CapitaLand China Trust (CLCT) is Singapore’s first and largest China-focused REIT. It currently owns a portfolio of 11 retail properties, 5 business parks, and 4 logistics properties located across 12 cities in China. As of 31 December 2021, its portfolio was valued at S$4.9 billion.
With its assets located in the most populous nation in the world, CLCT’s long-term growth potential remains promising. However, China’s zero-COVID strategy is likely to slow the country’s eventual exit from the pandemic. How will CLCT navigate itself amid the uncertainty and lockdowns? I attended its recent 2022 annual general meeting to learn more.
Here are eight things I learned from the 2022 CapitaLand China Trust AGM.
1. Net property income grew 85.2% to S$250.4 million in FY2021. This is the CLCT’s highest NPI since its listing in in 2006. The growth in NPI is mainly due to the completed acquisitions of five business parks and four logistics parks during the year.
2. Distributable income grew 70.0% to S$135.5 million in FY2021, while distribution per unit (DPU) increased 37.5% to 8.73 cents. The growth in distributions is due to the new acquisitions which were all DPU-accretive. CLCT’s distribution yield is currently at 7.3% (as of 22 April 2022).
3. Gearing ratio is at 37.7% as of 31 December 2021, well below the regulatory limit of 50%. Average cost of debt is 2.62% and average term to maturity is 3.4 years. Seventy-seven percent of CLCT’s debt is at fixed interest rates which will provide stability in the current rising interest rate environment. As an illustration, CEO Tan Tze Wooi explained that an increase interest rate of 10 basis points will impact DPU by 0.2 cents.
4. Portfolio occupancy rate is 96.4% as of 31 December 2021. Business parks and logistics parks saw positive rental reversions of 7.0% and 2.7% respectively. However, the retail portfolio recorded a negative rental reversion of 3.4%, albeit an improvement from negative 4% in FY2020. The retail portfolio started the year on a positive note due to Chinese New Year, but the spike in COVID cases in China from March onwards led to operating restrictions and mall closures. CLCT will continue to work closely with local authorities to review conditions for reopening.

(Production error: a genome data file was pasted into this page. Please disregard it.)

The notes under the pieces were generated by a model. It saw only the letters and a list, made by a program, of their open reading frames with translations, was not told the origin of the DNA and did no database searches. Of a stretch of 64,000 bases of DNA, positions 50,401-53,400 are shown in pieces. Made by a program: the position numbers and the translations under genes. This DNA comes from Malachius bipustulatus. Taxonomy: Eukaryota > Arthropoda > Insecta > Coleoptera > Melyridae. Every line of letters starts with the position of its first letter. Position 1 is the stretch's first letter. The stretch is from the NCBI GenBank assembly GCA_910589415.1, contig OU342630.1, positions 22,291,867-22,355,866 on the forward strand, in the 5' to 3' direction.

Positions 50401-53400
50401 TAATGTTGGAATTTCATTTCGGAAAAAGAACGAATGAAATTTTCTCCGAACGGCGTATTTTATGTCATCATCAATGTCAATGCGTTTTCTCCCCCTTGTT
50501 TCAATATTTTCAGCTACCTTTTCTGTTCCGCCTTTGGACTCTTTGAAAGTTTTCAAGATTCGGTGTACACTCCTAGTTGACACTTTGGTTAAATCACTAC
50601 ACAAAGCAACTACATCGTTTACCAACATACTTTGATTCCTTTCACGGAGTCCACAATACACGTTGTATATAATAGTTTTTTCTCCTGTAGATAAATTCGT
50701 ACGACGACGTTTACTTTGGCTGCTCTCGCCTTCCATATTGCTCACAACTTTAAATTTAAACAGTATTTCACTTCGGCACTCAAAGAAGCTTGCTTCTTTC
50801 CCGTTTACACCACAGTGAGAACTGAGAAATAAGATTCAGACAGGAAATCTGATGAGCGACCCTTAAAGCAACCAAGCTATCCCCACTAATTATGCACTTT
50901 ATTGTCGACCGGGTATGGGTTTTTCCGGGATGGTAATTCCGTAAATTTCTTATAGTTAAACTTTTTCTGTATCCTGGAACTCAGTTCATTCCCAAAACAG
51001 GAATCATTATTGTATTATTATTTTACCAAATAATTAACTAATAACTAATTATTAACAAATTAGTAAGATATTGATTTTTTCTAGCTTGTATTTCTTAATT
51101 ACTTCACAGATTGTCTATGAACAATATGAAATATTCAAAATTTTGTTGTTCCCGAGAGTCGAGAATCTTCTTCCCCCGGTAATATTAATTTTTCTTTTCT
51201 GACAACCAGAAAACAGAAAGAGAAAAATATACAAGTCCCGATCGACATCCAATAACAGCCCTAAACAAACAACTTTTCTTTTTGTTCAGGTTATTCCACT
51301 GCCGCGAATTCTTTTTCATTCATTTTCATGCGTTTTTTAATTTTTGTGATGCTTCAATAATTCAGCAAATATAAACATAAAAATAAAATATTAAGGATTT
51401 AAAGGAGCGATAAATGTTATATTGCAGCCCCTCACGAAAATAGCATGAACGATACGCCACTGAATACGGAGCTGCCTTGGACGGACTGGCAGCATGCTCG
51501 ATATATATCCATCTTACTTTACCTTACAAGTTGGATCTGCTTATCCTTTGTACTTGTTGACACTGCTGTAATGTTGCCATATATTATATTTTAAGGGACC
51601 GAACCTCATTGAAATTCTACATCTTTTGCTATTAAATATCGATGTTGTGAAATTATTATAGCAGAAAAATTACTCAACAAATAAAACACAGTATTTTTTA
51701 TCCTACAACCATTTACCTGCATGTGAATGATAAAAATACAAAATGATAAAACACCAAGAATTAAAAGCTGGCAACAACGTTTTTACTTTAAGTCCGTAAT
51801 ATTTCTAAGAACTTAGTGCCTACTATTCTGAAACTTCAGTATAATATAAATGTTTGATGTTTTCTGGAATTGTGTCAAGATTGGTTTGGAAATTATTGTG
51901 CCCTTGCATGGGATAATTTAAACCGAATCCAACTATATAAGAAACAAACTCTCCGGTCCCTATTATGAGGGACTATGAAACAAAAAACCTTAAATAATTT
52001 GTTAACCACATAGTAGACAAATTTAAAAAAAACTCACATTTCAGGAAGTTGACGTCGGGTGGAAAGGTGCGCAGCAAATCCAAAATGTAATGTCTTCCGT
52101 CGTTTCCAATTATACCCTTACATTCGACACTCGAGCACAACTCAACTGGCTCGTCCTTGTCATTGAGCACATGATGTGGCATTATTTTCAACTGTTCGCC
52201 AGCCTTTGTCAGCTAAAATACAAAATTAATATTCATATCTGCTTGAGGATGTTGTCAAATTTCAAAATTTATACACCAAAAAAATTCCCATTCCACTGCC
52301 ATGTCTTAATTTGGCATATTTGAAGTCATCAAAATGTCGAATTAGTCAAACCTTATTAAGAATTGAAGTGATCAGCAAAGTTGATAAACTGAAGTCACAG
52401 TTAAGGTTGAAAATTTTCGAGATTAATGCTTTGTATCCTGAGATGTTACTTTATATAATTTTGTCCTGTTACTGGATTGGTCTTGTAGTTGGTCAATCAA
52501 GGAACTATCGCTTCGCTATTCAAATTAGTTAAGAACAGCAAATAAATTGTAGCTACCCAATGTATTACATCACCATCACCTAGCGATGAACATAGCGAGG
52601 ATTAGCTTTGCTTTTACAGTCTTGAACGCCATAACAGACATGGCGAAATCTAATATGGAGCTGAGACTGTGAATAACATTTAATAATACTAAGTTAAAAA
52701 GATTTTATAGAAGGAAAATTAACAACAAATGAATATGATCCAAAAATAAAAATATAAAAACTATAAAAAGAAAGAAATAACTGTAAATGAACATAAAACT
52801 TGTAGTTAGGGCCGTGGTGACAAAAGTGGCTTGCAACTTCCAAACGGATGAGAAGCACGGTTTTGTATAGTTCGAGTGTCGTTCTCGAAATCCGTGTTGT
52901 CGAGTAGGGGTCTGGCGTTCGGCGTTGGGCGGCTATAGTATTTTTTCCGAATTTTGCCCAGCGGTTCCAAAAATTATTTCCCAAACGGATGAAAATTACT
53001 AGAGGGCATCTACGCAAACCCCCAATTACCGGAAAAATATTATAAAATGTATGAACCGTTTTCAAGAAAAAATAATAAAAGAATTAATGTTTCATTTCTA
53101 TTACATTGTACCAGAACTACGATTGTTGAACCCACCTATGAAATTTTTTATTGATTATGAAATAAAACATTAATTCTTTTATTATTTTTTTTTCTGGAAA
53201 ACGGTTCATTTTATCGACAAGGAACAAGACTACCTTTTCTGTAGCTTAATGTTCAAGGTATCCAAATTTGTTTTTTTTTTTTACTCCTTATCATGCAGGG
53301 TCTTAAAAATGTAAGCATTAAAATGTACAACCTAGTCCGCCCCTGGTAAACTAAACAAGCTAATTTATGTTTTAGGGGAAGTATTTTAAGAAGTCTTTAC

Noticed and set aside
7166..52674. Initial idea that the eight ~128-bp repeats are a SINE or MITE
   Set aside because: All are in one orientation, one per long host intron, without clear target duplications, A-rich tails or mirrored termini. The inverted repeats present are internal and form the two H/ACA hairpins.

5. CLCT’s acquisition of business and logistics parks increased its portfolio exposure to the ‘new economy’ which comprises high-growth sectors such as biomedical, electronics, engineering, e-commerce, information and communications technology and financial services. Moving forward, CLCT intends to focus on acquiring more new economy assets in the near term and diversify its portfolio across retail, new economy, and commercial/integrated developments.
The management believes that this will allow CLCT to better align itself with China’s economic priorities and capture domestic consumption trends in the country.
6. A unitholder asked how current inflationary environment would impact CLCT. The CEO said that rising inflation will directly translate to higher operating, utilities, and wage costs. To mitigate this, CLCT will continually review its budget spending to ensure that it maintains its operating margins as best as they can.
7. China’s zero-COVID strategy will continue to affect CLCT in the near term. A unitholder asked about the impact of the current Shanghai lockdown on the REIT’s performance. The CEO said that CLCT has one retail mall – CapitaMall Qibao – and one logistics park – Shanghai Fengxian – located in Shanghai. The mall is currently closed and business activity at the logistics park is at a standstill. However, these two properties comprise about 3% of CLCT’s portfolio and is not a large material impact at this juncture. The CEO added that the any lockdowns will largely affect the retail sector, but business and logistics parks will remain more resilient.
8. The CEO admitted that China’s regulatory crackdown and geopolitical climate have weighed down CLCT’s share price performance. However, he said that a REIT is ultimately valued based on its portfolio quality and income resilience. He believes that investors will see the value of CLCT over the longer term and its share price should trade in a more normalised manner.
The fifth perspective
CLCT’s recovery from the pandemic holds a lot of promise for the REIT moving forward, and its long-term potential in China is hopeful. However, CLCT’s DPU growth has been rather lacklustre; its DPU has hovered between 9-10 cents over the last 10 years. Coupled with the foreign exchange risk that naturally comes along with its China-focused portfolio, income investors should demand a higher margin of safety before investing in CLCT.
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